Recently, the authors of the original study – this time led by Cody Porter – replied to the critique by Toews et al. (2021). First, with regard to the unsuitability of the plumage classification scheme, they explain that the complex genetic ancestry of the warblers (including cryptic hybrids) is actually not that relevant for their question. The focus of their study concerns different plumage phenotypes, not the whole genomic context. They write: “In essence, our study could be viewed as testing whether the six major genomic differences between V. chrysoptera and V. cyanoptera (which largely correspond to plumage differences; Toews et al., 2016) promote reproductive isolation.”
Second, they argue that extra-pair copulations were unlikely to bias their results, referring to the findings of Vallender et al. (2007). This study found only 3 cases of extra-pair copulations (ca. 1.5%) between different phenotypes. In two cases a hybrid female mated with a Golden-winged Warbler and in one case a Golden-winged Warbler female mated with a hybrid.
The third point of critique focuses on the contribution of behavioral isolation to the level of reproductive isolation. You need some degree of postzygotic isolation to prevent species from merging. Toews et al. (2021) argued that the reproductive success of the hybrids is still too high, facilitating gene flow between the species. The authors counter this argument by highlighting the 26% reduction in the pairing success of phenotypic hybrids compared to both parental forms and the fact that only 1.2% of birds with a “pure” phenotype paired with an individual of the alternative phenotype. These numbers “appear to fall well within the parameters for a stable hybrid zone according to Irwin’s (2020) simulations.”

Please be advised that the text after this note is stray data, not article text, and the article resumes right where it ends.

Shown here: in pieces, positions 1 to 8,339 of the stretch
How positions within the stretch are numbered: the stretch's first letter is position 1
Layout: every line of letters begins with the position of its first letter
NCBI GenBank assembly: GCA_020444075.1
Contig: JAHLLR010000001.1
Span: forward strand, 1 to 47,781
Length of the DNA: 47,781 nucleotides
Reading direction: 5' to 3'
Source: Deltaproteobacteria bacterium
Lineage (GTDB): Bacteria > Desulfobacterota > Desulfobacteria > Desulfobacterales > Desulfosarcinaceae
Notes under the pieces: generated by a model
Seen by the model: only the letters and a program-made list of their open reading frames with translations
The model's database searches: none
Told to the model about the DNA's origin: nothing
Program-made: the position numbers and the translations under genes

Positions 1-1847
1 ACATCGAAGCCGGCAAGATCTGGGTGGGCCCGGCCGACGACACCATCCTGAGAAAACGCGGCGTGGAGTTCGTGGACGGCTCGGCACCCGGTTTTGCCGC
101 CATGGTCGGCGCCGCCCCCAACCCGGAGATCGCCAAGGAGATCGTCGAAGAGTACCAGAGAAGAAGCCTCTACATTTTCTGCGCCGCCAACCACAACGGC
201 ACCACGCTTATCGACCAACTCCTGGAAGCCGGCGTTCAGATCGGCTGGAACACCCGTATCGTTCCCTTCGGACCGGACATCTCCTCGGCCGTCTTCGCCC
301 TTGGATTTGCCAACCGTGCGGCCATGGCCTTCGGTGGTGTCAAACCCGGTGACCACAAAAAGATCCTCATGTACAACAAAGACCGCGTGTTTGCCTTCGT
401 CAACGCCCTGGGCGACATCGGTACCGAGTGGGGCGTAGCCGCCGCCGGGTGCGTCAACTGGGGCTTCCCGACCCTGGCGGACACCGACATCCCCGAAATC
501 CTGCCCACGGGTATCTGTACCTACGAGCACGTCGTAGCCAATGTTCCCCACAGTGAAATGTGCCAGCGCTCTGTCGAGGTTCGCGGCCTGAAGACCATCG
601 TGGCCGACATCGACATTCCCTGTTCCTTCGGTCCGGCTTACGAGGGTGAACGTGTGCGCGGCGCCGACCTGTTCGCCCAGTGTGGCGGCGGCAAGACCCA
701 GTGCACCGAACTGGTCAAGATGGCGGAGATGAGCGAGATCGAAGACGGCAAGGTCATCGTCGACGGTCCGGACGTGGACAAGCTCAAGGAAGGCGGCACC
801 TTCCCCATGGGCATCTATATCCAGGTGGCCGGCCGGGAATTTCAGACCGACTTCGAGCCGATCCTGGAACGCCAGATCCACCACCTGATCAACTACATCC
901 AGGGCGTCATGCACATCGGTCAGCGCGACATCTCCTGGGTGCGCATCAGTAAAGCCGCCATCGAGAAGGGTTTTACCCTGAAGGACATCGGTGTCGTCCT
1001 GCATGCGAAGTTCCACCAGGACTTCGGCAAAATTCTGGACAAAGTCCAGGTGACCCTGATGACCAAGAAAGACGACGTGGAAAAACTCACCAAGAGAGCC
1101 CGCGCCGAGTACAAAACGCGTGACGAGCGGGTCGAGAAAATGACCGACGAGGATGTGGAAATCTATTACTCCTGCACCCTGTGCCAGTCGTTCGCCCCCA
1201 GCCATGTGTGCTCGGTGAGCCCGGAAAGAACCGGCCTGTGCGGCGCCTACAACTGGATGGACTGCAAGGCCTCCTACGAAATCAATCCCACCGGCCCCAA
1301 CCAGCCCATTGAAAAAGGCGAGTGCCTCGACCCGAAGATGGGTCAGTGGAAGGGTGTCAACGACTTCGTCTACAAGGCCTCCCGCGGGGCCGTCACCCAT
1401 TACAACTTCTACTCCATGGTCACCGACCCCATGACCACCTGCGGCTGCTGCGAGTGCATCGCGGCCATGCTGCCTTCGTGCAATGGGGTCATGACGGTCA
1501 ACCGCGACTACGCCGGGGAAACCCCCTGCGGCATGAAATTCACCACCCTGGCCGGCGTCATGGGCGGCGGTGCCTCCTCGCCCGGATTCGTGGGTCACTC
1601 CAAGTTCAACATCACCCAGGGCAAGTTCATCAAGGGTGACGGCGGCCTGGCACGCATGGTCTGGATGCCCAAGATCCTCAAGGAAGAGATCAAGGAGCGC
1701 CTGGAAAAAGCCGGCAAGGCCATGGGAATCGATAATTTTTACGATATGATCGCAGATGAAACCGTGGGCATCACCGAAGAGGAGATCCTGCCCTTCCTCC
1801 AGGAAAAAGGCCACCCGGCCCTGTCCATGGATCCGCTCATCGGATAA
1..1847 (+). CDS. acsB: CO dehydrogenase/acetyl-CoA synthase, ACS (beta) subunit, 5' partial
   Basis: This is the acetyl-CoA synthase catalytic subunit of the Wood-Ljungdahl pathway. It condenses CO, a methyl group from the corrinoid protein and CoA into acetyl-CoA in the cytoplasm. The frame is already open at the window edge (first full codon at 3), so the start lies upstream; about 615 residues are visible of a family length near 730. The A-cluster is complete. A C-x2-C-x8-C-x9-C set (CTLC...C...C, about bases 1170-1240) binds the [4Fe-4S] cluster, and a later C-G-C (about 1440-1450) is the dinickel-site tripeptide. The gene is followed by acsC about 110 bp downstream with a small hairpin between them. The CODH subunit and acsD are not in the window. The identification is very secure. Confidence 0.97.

You might be wondering who won this debate? I don’t think this is the right question to ask here. Both groups of authors approached the scientific conundrum of reproductive isolation from a different perspective. The original study focused on behavioral isolation on the phenotypic level, whereas the critique used the genomic patterns of introgression as a starting point. At first sight, the strong reproductive isolation between plumage phenotypes seems incompatible with the largely homogeneous genomes of these warblers. However, reproductive isolation is not complete (remember the score of 0.96), which seems to allow for enough gene flow to homogenize the majority of the genome. Only the genomic regions containing “plumage genes” are able to withstand this homogenizing force.
Similar patterns have been described in other avian systems, such as Hooded Crow (Corvus cornix) and Carion Crow (C. corone) or Taiga Bean Goose (Anser fabalis) and Tundra Bean Goose (A. serrirostris). A few divergent genomic regions seem to be sufficient for a high level of reproductive isolation. We need more studies that quantify reproductive isolation at the phenotypic level and provide a link with the genomic underpinnings of the isolation barriers. Studying the evolution of reproductive isolation from different perspectives – behavioral, morphological and genetic – will fuel healthy debates and will provide more insights into the origin of species.
Confer, J. L., Porter, C., Aldinger, K. R., Canterbury, R. A., Larkin, J. L., & Mcneil Jr, D. J. (2020). Implications for evolutionary trends from the pairing frequencies among golden‐winged and blue‐winged warblers and their hybrids. Ecology and Evolution, 10(19), 10633-10644.
Toews, D. P., Baiz, M. D., Kramer, G. R., Lovette, I. J., Streby, H. M., & Taylor, S. A. (2021). Extensive historical and contemporary hybridization suggests premating isolation in Vermivora warblers is not strong: A reply to Confer et al. Ecology and Evolution.
Porter, C. K., Confer, J. L., Aldinger, K. R., Canterbury, R. A., Larkin, J. L., & McNeil Jr, D. J. (2021) Strong yet incomplete reproductive isolation in Vermivora is not contradicted by other lines of evidence: A reply to Toews et al. Ecology and Evolution.
Featured image: Golden-winged warbler (Vermivora chrysoptera) © Bettina Arrigoni | Wikimedia Commons
These papers have been added to the Parulidae page.